if todoListViewModel.todos.value.count < 1 { todoListViewModel.refresh() }


    private func _applyViewModel() {
        // this loading state might be buggy, but this is just an example
        if refreshControl.refreshing { refreshControl.endRefreshing() }

        tabControl.selectedSegmentIndex =
            todoListViewModel.filter.value == .All ? 0 : 1

// MARK: Actions
extension TodoListViewController {
    // Called by the pull-to-refresh control
    @IBAction func refresh(sender: AnyObject?) {

    // Called when the segmented control's value changes
    @IBAction func tabChangedAction(sender: AnyObject?) {
        todoListViewModel.filter.value =
            tabControl.selectedSegmentIndex == 0 ? .All : .DueToday

// MARK: UITableViewDataSource
extension TodoListViewController: UITableViewDataSource {
    func numberOfSectionsInTableView(tableView: UITableView) -> Int {
        return 1

    func tableView(
        tableView: UITableView,
        numberOfRowsInSection section: Int)
        -> Int
        return todoListViewModel.todos.value.count

    func tableView(
        tableView: UITableView,
        cellForRowAtIndexPath indexPath: NSIndexPath)
        -> UITableViewCell
        let cell = tableView
            .dequeueReusableCellWithIdentifier("TodoCell", forIndexPath: indexPath)
        cell.textLabel?.text =
        cell.detailTextLabel?.text =
        return cell

Safe Refactoring

We regularly redesign screens of the app and test two versions simultaneously. Any given view controller may be presented from multiple places in the app. Additionally, view controllers' APIs change over time; they gain new capabilities and new dependencies.

The old code used two anti-patterns that made refactoring view controllers difficult.


Imagine you have a TodoViewController with public properties todos and backgroundColor and a dependency on TodosModel. Hipmunk's old code would present it this way:

class MyViewController: UIViewController {
    @IBAction openModal(sender: AnyObject?) {
        let vc = TodoViewController()
        vc.todos = self.todos
        vc.backgroundColor = UIColor.blueColor()
        vc.todosModel = TodosModel.sharedTodosModel()
        self.presentViewController(vc, animated: true, completion: nil)

Now, what happens if TodoViewController gains a dependency on ContactsModel so you can start sharing todos with contacts? You'll have to search the whole codebase, find every instance where TodoViewController is configured, and update it. Then, hopefully, test each instance by hand or using your automated UI tests. If you missed one, your app will probably crash.

This problem can be avoided if every view controller uses methods for configuration and dependency injection:

class MyViewController: UIViewController {
    @IBAction openModal(sender: AnyObject?) {
        let vc = TodoViewController()
        vc.injectDependencies(todosModel: self.todosModel)
        vc.configure(todos: todos, backgroundColor: UIColor.blueColor())
        self.presentViewController(vc, animated: true, completion: nil)

Now, if you change the configuration or dependencies of TodoViewController, the app won't even compile until all the call sites have been fixed.

Instantiation and presentation

In the example above, MyViewController presents TodoViewController. Now, what if we've redesigned TodoViewController and have a new variant, NewTodoViewController? We'll have to search the whole codebase again and put if/else statements around all TodoViewController presentations. Gross!

To solve this problem, we introduced a Router class.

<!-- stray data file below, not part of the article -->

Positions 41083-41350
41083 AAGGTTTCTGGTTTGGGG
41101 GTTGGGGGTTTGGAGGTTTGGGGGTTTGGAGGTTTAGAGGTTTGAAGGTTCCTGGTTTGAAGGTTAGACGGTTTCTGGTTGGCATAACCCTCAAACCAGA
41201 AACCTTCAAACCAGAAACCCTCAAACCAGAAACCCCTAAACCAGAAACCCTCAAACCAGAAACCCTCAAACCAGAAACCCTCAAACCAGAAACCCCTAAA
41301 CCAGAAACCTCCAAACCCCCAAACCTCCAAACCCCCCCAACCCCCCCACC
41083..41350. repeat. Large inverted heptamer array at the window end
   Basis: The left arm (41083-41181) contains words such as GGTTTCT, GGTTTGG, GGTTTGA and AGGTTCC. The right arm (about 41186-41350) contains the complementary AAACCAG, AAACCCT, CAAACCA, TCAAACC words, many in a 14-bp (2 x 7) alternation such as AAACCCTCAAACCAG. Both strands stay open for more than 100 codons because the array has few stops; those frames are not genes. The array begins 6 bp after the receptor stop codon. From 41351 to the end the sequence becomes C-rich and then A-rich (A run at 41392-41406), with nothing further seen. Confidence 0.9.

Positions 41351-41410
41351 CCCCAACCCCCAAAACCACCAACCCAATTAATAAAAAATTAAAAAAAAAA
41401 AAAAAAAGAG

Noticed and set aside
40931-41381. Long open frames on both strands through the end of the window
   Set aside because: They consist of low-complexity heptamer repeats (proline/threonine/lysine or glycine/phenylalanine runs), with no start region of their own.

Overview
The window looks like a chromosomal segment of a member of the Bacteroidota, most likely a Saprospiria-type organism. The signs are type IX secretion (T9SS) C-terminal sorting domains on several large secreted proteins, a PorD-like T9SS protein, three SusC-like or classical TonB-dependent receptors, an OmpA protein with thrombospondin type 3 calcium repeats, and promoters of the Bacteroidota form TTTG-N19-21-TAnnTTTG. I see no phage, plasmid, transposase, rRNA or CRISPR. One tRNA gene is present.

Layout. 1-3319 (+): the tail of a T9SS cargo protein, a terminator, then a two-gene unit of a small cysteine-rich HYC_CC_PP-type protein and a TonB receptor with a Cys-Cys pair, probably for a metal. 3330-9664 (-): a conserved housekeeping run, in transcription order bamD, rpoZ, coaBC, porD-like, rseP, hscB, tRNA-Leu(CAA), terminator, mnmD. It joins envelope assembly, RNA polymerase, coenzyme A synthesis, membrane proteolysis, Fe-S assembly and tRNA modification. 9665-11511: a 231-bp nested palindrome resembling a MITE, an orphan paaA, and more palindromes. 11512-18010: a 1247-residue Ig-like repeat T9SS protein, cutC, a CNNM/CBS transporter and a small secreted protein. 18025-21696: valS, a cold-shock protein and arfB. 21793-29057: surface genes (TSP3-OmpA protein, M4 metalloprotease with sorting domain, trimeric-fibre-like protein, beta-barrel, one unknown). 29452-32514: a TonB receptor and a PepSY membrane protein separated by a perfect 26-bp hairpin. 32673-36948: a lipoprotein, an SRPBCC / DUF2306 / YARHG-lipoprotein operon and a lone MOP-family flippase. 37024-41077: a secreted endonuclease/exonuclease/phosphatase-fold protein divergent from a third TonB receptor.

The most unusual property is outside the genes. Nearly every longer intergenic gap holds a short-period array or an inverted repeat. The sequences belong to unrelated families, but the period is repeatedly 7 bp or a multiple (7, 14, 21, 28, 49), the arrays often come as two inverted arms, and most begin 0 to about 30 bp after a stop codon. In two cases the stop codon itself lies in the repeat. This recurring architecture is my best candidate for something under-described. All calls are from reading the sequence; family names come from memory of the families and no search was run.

The Router (there's only one) is responsible for configuring, presenting, and transitioning between view controllers. To avoid unbounded linear growth, it is divided into multiple feature-specific files using class extensions:


The router owns a ‘HIPInstanceLocator’ that it uses to initialize view controllers and their dependencies.

To continue our todo example above, the router method would look like this:

extension HIPRouter {  // todo list extensions
    func showTodoList(
        presentingViewController: UIViewController,
        todos: [Todo],
        backgroundColor: UIColor)
        if self.featureFlagModel.isFlagEnabled(.NewTodoList) {
            let vc = TodoViewController()
            vc.configure(todos: todos, backgroundColor: backgroundColor)
                .presentViewController(vc, animated: true, completion: nil)
        } else {
            let vc = NewTodoViewController()
            vc.configure(todos: todos, backgroundColor: backgroundColor)
                .presentViewController(vc, animated: true, completion: nil)

class MyViewController: UIViewController {
    var router: HIPRouter!  // view controllers usually depend on the router

    @IBAction openModal(sender: AnyObject?) {
            presentingViewController: self,
            todos: self.todos,
            backgroundColor: UIColor.blueColor())

We don't use the router for absolutely all view controller work. A lot of the time, it makes more sense to keep related view controllers in a storyboard and use segues to transition between them. HIPInstanceLocator makes sure each view controller has its dependencies injected. But we use the router for anything with complex configuration or multiple use cases.

We haven't had to touch the old code very much to make the router work, but we have made sure all important view controllers can be instantiated by the router, old or new. The pattern is agnostic to the architecture of each view controller, since each method in the router can do whatever setup that particular view controller needs.

Parting thoughts

When diving into a pile of unfamiliar code, it's really easy to say, "This is too awful. We can't fix it. We have to rewrite it or leave it in its crappy state." But in our experience, you can keep developing new features while paying down technical debt, and end up in a really good place. There are still a lot of untamed monsters in the Hipmunk app, but we are clearly doing better because of the efforts we've made to clean up over time.